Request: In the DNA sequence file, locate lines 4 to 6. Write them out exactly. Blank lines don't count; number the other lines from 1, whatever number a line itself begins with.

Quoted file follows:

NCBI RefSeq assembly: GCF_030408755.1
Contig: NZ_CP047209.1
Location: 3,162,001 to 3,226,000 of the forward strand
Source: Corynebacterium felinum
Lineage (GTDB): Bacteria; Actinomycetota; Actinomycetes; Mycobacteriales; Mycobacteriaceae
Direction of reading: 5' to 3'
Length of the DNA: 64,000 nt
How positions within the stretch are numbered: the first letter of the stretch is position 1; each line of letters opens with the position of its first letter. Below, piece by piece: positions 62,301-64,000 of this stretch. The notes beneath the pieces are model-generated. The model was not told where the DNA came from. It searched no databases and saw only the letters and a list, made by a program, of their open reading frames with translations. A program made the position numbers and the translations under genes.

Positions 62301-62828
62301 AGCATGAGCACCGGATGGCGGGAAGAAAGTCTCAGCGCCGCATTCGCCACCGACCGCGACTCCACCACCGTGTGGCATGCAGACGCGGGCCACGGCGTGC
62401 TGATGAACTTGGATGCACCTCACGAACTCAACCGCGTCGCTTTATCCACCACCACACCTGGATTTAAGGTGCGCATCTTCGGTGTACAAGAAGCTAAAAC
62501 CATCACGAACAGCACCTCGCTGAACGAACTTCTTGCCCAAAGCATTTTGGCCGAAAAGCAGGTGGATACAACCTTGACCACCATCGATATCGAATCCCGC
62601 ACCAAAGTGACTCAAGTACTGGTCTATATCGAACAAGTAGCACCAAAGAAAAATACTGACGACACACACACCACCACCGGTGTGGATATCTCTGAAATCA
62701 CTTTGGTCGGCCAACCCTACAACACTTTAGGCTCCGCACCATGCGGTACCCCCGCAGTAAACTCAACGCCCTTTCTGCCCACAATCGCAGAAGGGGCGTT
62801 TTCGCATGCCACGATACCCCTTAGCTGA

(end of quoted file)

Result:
Source: Corynebacterium felinum
Lineage (GTDB): Bacteria; Actinomycetota; Actinomycetes; Mycobacteriales; Mycobacteriaceae
Direction of reading: 5' to 3'